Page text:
RogerBW's Blog

Torchship Captain, Karl K Gallagher 16 November 2018

2017 science fiction, final volume of the trilogy. As Disconnected Worlds and Fusion combine, reluctantly, to fight the rebel AIs, politics continues.

And politics means "bad stuff", because that's the sort of book this is; there are some politicians who are vaguely useful, but all the good people are military and all the military people are good, even the ones on the "wrong" side.

In the last book, Michigan Long caused the Fusion to be blackmailed into joining the campaign against the AIs, but the big secret gets out anyway (because Bureaucrats Are Incompetent), and the society instantly falls apart into civil war. One fragment splits off to make a Chinese version of a Stalinist USSR, and starts asserting territorial claims over all the rest. Another fragment (the relatively good guys) ends up being led by a history professor who's apparently desperate to recreate the French Revolution, right down to having guillotinings to keep the mob happy and a Committee of Public Safety running things; it's never clear why he's doing this or what his longer-term plans might be, and the only hint is that he's called Corday.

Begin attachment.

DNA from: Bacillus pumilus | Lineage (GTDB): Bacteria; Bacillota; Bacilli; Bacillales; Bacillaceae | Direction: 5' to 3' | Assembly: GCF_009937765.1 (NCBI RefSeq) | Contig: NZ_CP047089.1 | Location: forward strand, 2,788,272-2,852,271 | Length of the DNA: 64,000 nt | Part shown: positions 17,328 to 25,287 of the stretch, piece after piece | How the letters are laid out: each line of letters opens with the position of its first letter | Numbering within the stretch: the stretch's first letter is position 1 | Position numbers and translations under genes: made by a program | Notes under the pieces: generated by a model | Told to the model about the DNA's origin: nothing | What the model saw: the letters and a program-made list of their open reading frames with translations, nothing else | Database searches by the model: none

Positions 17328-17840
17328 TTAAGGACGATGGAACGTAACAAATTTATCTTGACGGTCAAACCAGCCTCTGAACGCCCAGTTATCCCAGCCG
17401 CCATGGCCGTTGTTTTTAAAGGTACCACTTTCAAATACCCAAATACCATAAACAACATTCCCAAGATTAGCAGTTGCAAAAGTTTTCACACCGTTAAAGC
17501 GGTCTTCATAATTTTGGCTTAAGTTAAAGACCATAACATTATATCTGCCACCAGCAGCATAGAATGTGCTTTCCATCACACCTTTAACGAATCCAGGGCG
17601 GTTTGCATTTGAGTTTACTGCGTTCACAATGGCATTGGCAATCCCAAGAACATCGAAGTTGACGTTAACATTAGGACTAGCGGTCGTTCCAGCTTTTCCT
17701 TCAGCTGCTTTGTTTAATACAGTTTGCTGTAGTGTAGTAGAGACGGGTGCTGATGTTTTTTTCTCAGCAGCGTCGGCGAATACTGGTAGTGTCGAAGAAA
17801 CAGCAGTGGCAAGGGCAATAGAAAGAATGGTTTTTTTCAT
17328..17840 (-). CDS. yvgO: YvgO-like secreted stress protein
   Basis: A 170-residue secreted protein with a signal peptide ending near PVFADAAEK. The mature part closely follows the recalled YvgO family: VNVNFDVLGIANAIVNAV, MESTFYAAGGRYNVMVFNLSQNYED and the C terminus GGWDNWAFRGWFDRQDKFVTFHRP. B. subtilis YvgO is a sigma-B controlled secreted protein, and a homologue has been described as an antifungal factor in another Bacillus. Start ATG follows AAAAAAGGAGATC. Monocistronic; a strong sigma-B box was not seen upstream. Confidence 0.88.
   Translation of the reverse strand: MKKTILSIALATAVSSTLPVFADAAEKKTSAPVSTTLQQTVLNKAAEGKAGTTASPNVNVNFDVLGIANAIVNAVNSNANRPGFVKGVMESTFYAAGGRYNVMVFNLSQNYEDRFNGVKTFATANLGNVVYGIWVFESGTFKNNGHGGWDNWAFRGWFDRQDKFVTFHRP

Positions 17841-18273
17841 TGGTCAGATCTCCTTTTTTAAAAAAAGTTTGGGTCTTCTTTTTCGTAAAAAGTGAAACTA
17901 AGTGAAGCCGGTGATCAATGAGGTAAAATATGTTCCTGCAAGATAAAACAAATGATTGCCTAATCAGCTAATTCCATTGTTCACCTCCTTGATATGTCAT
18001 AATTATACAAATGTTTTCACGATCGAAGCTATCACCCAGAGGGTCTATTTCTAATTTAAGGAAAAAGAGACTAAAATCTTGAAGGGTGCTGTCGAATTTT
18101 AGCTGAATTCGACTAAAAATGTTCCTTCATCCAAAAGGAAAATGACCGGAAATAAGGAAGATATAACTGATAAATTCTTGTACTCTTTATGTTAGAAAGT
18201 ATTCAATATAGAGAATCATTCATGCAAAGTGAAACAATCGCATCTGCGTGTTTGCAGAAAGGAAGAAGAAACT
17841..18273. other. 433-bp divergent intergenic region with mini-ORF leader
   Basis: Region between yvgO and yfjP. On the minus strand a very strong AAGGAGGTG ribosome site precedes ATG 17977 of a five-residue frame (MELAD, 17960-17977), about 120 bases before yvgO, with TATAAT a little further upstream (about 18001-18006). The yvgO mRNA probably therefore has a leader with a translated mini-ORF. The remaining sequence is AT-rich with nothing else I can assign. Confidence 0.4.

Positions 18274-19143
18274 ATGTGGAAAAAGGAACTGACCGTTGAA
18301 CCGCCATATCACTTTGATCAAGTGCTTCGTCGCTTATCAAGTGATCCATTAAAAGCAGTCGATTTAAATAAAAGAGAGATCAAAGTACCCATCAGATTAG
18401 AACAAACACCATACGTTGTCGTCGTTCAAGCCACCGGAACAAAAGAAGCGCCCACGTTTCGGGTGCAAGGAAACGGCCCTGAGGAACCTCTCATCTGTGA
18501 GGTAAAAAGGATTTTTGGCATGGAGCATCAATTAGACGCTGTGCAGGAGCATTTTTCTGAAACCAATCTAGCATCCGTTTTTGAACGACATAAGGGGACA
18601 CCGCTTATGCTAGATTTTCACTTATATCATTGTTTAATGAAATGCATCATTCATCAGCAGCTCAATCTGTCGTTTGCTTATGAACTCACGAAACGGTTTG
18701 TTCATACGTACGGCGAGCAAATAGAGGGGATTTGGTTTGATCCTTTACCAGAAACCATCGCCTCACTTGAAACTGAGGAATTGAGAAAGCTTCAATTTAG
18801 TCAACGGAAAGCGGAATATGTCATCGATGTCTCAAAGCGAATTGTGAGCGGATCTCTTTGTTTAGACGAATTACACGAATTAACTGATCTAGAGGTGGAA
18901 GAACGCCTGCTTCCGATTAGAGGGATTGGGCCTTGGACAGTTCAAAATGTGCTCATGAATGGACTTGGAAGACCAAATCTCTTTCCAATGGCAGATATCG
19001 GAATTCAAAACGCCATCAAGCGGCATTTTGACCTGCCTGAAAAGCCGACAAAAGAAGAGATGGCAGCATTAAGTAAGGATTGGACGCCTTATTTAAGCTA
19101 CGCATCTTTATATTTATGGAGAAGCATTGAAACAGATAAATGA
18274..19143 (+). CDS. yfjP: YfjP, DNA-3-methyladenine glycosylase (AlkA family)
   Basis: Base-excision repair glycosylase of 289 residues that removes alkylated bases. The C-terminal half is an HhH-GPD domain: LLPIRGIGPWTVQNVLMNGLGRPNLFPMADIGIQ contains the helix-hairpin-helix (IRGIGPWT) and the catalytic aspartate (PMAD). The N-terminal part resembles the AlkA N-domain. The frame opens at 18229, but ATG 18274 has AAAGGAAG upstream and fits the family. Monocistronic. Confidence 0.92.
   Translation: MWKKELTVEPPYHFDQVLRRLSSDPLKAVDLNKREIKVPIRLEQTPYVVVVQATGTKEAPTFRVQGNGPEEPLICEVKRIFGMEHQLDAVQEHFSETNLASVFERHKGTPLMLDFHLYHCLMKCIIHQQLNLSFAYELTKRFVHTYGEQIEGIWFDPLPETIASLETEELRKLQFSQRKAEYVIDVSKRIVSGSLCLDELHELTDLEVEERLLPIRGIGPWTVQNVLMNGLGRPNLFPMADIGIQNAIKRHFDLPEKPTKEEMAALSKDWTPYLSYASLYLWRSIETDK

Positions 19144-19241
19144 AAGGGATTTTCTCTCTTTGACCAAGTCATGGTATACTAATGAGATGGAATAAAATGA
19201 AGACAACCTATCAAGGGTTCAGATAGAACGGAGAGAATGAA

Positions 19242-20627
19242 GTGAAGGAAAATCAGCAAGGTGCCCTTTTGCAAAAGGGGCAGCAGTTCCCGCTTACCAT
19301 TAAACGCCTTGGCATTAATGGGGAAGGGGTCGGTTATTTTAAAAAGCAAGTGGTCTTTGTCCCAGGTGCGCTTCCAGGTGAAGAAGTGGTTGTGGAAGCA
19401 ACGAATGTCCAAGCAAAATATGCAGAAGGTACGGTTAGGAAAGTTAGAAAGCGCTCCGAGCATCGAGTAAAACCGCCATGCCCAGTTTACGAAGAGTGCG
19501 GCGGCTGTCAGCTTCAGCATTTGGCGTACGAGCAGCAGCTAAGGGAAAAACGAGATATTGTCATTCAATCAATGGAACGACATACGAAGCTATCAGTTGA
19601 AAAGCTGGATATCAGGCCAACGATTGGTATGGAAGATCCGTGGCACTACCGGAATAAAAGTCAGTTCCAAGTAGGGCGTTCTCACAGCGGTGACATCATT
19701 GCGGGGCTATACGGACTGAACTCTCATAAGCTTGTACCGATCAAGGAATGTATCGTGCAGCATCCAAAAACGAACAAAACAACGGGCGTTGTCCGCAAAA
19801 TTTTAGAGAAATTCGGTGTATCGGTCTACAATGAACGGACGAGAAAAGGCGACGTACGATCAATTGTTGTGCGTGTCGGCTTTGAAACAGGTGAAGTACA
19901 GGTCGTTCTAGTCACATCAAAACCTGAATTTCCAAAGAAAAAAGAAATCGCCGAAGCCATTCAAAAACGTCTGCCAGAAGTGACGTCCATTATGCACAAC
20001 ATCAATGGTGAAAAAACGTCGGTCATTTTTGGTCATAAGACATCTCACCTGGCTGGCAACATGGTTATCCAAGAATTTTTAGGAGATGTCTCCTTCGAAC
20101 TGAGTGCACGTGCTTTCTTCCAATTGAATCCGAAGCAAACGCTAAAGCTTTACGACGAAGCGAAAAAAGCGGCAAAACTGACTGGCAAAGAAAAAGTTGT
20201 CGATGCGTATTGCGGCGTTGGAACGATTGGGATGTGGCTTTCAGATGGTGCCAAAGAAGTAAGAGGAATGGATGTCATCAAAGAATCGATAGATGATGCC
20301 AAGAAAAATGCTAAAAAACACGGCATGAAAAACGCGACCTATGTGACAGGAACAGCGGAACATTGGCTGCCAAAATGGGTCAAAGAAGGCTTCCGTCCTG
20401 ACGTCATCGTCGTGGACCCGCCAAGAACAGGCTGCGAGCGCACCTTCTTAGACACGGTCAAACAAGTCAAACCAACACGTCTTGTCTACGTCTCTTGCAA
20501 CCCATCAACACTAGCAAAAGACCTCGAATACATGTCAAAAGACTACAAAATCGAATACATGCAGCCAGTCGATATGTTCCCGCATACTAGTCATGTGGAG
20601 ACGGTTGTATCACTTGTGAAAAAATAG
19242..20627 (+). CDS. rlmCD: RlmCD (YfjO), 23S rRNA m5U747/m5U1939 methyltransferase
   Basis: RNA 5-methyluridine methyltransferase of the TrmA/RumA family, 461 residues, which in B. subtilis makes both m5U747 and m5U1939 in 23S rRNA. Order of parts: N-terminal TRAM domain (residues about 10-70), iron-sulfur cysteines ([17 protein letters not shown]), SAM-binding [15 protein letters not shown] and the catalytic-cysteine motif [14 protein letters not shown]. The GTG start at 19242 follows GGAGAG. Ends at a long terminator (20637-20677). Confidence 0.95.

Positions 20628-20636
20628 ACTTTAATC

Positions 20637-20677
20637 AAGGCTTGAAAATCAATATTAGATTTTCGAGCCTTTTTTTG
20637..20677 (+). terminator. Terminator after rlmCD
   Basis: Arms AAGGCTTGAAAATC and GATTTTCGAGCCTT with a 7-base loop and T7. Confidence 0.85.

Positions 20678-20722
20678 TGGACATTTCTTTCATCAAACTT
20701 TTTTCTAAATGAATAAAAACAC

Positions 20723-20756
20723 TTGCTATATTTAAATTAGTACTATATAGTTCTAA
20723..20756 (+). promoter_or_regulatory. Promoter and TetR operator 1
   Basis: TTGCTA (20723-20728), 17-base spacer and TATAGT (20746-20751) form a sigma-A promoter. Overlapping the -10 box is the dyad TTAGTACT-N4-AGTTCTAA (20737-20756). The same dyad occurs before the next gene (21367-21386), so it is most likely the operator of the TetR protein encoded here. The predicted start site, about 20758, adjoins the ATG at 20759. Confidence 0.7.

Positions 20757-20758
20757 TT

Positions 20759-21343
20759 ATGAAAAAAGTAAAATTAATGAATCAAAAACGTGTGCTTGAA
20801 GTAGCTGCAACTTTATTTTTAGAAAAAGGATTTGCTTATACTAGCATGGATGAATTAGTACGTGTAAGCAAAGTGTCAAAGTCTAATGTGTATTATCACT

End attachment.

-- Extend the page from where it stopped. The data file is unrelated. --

And there's predatory sex (but it's OK, because it's the good guys, and anyway the ends justify the means) and lots of bad judgement calls (but it's OK, because it's the good guys, so not only will it all come out in the end but there's no need even to admit that there was an error made), and the whole thing wraps up suddenly when Mitchie decides she's had enough of being awesome and wants to go home to the ranch and make babies.

The time-skips seen in previous volumes are still here, as is the odd lack of pacing, which means one never really gets a sense of events building to a climax; rather, this happens, then that happens, then there's a big gap during which it's implied that something really interesting happened and some of the previous stuff might have got resolved, then something else completely unrelated happens.

It's, well, OK I suppose. The action sequences are very good (particularly a fight in the engineering spaces of a battleship). But I can't recommend the series as a whole.

(Karl supplied me with a free copy of the trilogy with the understanding that I'd write reviews. Sorry, Karl, but at least you know you can trust me.)

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